A bit of history
The first P1800 left the factory in 1961. But the green light for the project was given 4 years earlier, in 1957. Let's take a look at how. Volvo's president at the time, Gunnar Engellau, who was fascinated by Italian cars, wanted to produce a Volvo with a design made in Italy, and he entrusted one of his deputies, Helmer Petterson, with the task. Good old Helmer spent some time commissioning designs, coming up with four finalists. When the day came, Helmer presented the four designs to the president, who selected one of them to be produced.
Who was the magnificent designer who had managed to dazzle the president of Volvo with his design? None other than Pelle Peterson. His name doesn't sound Italian. Because it wasn't. It turns out he was the son of Helmer Petterson, a 25-year-old Swede who worked in Italy for designer Pietro Frua (father of the Maserati Mistral). Helmer hadn't told him. But somehow, the president learned the truth and flew into a rage, promising that Pelle Petersen's name would never appear in connection with the car's design. It wasn't until several years later that young Pelle's merit was acknowledged, but that didn't matter. One of Volvo's most beautiful cars was born.
Production began...in the UK. Pressed Steel made the bodywork, and the final assembly was done at Jensen Motors (the makers of the Jensen Interceptor). Wait a minute: a Volvo from Sweden, designed in Italy, and made in the UK? That's right. Very international for the time. By 1963, it seems that Jensen had some quality problems in assembly, so Volvo decided to stop production of the P1800 and moved production to Lundby in Gothenburg. The Volvo 1800S was born and was already Made in Sweden.
There were 4 versions of this model: P1800, 1800S, 1800E and 1800ES. The P1800 version was the one that was first assembled in the UK, and it lasted from 1961 to 1963. 6000 units were produced. The 1800S started in 1963, with no design changes (although the engine did), and lasted until 1970. From this year the 1800E was born, with slight design changes (lost the side chrome curved, going to a linear one, and the wink of the bumpers) and technical updates, which would reach until 1972, when it would end its production. In total, just over 39,000 coupes were produced, adding the three versions.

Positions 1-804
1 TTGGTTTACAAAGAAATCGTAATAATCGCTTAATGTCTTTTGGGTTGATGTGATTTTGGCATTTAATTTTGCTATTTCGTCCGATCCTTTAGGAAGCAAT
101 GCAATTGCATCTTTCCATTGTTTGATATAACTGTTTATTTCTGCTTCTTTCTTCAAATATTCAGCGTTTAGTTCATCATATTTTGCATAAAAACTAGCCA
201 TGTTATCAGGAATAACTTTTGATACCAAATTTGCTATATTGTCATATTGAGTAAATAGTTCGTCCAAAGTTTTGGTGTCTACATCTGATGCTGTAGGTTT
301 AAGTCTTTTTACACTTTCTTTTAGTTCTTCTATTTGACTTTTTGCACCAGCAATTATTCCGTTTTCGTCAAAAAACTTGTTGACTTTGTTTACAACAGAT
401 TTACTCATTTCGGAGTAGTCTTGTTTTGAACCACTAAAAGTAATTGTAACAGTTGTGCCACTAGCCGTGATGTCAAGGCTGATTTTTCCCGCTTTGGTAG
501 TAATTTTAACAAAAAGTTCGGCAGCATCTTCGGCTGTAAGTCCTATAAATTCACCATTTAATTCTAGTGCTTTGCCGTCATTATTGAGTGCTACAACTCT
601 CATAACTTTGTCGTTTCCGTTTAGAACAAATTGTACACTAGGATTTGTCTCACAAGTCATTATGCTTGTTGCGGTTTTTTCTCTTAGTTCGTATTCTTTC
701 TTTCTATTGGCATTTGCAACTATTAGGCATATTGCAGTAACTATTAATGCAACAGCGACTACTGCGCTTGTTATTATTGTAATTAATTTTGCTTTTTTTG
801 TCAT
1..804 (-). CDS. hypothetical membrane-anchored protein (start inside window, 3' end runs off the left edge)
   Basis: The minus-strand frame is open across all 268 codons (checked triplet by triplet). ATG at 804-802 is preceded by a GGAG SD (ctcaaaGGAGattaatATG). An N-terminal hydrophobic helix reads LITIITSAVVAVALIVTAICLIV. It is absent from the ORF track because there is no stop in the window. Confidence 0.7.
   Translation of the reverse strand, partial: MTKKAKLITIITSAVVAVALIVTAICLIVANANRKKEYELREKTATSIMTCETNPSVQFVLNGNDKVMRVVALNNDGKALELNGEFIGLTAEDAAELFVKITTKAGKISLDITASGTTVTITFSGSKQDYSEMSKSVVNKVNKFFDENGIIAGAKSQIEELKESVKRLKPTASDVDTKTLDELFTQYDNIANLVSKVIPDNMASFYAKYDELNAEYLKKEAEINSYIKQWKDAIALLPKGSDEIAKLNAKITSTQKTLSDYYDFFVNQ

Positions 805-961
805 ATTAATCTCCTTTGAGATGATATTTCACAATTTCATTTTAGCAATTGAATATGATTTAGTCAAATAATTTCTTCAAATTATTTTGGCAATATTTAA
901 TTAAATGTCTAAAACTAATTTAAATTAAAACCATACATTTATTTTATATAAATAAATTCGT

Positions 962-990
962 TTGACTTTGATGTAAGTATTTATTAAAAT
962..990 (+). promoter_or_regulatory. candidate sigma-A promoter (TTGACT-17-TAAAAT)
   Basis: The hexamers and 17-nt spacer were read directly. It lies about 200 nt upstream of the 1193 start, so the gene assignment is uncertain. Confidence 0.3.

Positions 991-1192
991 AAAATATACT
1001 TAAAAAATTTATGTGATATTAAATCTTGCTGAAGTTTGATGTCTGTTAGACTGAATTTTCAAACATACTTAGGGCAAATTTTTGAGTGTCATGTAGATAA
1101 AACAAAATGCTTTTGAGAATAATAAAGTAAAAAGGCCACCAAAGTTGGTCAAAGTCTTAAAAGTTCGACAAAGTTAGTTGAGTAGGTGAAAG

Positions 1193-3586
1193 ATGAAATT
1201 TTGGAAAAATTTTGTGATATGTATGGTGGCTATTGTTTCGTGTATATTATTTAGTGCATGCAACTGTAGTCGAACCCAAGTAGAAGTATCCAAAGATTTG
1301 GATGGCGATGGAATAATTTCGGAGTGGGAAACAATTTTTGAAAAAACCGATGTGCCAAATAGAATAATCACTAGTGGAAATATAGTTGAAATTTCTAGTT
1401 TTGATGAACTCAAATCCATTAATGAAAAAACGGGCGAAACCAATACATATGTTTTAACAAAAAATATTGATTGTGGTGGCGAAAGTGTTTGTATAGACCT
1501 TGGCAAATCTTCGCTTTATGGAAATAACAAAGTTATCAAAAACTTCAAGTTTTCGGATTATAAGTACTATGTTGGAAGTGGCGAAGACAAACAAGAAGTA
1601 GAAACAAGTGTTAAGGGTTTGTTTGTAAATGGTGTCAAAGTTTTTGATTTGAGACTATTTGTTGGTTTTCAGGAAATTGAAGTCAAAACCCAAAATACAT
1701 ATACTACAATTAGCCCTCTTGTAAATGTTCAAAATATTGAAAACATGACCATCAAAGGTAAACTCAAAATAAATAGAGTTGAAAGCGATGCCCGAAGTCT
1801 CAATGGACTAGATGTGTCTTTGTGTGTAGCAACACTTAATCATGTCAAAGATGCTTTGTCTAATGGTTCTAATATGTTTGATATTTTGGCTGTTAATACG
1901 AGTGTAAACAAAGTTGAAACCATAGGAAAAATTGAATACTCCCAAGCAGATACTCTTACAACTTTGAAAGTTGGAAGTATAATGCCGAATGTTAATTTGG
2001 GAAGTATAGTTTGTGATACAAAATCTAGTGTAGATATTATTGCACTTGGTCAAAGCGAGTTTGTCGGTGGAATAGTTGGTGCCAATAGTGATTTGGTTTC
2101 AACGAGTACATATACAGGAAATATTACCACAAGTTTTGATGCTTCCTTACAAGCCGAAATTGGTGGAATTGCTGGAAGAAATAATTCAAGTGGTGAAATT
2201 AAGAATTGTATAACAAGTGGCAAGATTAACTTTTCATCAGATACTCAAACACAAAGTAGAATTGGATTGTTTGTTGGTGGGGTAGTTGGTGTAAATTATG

That same year, Volvo would introduce the 1800ES variant, a ranchera body type (sports state), very ungraceful, by the way, of which just over 8,000 units were sold. Production of the 1800 series would end in 1973, due to changes in safety and emissions regulations in 1974.
We are going to focus on the S version and we will separate this section in the three most important parts in the design of a car: front, side and rear.
Starting with the front, we see the purity of lines and simplicity (not simplicity) in the design that Volvo employed. Round headlights, just above the turn signals, flanking the slightly oval grille, and ending with a bumper that winks upwards to meet the license plate, splitting it into two pieces. This inclination of the bumper was quite peculiar at the time, where straight one-piece bumpers were the norm. The design enhances the car's poise, choosing a good ratio between height and width, highlighted by the horizontal lines of its design.
Now let's talk about the side, one of the 1800S's strong points. Based on the design of the Volvo P1900, Pelle Petersen made a few lines that marked the sporty character of this Volvo: straight and high waistline, higher proportion of body than glass, windshield and window drop similar to the Porsche 356, and the most characteristic line of expression: the one that takes us from the front, to the end of the front window, making a slight curvature when it reaches it. Like a hockey stick. It was not limited to placing a chrome strip, but gave depth in the impression of the door panels. This line evolves towards the rear, emphasizing the false linearity of the waistline. Why false?
Let's move on to the rear. When you look at the rear three-quarter view, the boot has a certain droop to it. It's concealed by those rear wings, which extend upwards, and hide the rear end droop. As if the designer had pinched the bodywork. It looks as if the car were flanked by two pieces, protecting the occupants. Masterful. To top it off, two oval lights on each side that include brake and turn signal, and the central wink disappears, becoming linear, but maintaining the division into two parts thanks to the position of the license plate.
Let's take a look now at the C-pillar. As you can see, it makes a slight curvature, to move from the side to the rear. Apart from being a nice detail, it surely helps aerodynamics. In this image we can also appreciate the depth of the side line, from the front wing to the door.
Entering the cabin we see a simple car, of the time. Although it has some interesting details, such as the rearview mirror, located at the top of the dashboard. Note also the leather straps on the rear seats, to hold the luggage. The trunk wasn't very capacious.
The dashboard, with straight and simple lines, with aluminum panels, did have a very adequate instrumentation. From left to right: revs, water temperature (vatten in Swedish, upper) and oil (olja in Swedish, lower), speedometer, fuel level (bensin in Swedish), oil pressure and clock. One level below, we find the controls for lights, heating, windshield and ignition key.